To my TESL instructors who tried to teach an old dog new tricks and my colleagues who are forging a career in language teaching.
At first glance, lesson plans and poetry have absolutely nothing in common. They are polar opposites poles apart. While the poem brims with imaginative language and figurative rhetoric, the lesson plan pales in comparison with its dry, dusty and overused jargon and its thoroughly self-conscious and partly neurotic desire for always achieving its own aims.
Yet there are still similarities in their process of creation. A poet uses language to achieve her aims, namely to convey a message or a feeling. She will cut and trim unnecessary words and focus on all that adds to the desired mood; she will chisel away with words and phrases like an obsessed and driven sculptor to give the poem its definite and most beautiful form.
A teacher does exactly the same thing, however, on his own terms. He wants the students to gain particular knowledge about language so that they can reflect on and through language. He will need to get rid of any white noise or distractions to get to the core of his lesson aims. He will need to set the mood for the class by focusing on words that are based on and connected to his given context. With discipline and foresight, he has to limit himself to the essential words and functions that will help him get his message across to the students.
And both, the poet and the teacher at their best will stir souls and create magic. Writing as well as teaching thrives on passion, vocation and inspiration. Language just lies there as receptive letters of fact but both of these professions have to turn it into something living and breathing, something tangible and edible. We say “eat your words” for a reason because both of them will want you to digest language and let it all sink in.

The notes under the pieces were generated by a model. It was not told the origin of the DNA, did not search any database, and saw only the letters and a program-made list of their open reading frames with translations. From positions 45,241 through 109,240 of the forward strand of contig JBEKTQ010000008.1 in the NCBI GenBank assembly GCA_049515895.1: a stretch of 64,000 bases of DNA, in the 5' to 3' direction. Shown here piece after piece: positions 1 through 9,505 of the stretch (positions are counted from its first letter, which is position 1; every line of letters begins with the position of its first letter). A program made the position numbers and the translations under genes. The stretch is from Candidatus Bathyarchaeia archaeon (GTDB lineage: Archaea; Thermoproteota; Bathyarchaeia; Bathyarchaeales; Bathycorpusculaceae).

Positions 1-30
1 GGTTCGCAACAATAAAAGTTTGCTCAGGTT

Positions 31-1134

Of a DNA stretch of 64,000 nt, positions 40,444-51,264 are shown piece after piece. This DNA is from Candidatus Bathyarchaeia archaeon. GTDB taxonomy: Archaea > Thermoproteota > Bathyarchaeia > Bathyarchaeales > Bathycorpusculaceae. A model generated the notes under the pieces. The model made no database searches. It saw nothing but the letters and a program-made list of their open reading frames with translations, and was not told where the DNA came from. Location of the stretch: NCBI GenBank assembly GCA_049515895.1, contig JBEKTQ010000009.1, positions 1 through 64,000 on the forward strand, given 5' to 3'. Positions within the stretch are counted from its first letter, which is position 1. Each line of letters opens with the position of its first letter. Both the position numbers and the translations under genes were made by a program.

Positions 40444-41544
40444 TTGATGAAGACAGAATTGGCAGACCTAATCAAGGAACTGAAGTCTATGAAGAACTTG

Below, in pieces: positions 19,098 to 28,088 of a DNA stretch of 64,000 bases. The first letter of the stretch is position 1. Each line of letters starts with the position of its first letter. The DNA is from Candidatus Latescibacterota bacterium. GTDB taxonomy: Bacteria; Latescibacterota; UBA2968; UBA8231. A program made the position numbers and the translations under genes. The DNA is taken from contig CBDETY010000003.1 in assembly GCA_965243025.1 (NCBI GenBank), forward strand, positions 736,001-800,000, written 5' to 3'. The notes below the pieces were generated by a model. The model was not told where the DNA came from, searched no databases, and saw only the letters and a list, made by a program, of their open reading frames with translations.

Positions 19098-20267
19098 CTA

I disagree with one of my teachers and his insistence that language is alive. Language is in fact merely dead meat and nothing but a blueprint. A lesson plan is a piece of paper that depicts and points to an ideal state, which is more often than not in conflict with reality. A good lesson plan may point and lead toward a good class, yet without creativity or spark of the teacher, it can also leave you stranded at a dead-end street.
It is, in fact, all of us that bring life to language, the writer, the reader, the blogger, the speaker, in short, the users and alchemists of language. A lesson plan cannot achieve its own aims no matter how hard it may try. A poem no matter how beautiful needs to touch an inner chord and resonate within to have true effect on a person. On a similar note, language needs its interpreter to survive the onslaughts of time, erosion and oblivion.
It is mainly the steady and relentless work of the teacher-poet who looks past the trite messages to come a little closer to the heart of humanity. A poem as well as a class can be an unforgettable experience. In those instants, the reader-student will be awakened to a world of possibilities and will come in contact with pure magic. It is not the poet, the teacher nor the language that creates this moment of blissful tension; it is the joyous and playful combination of them all.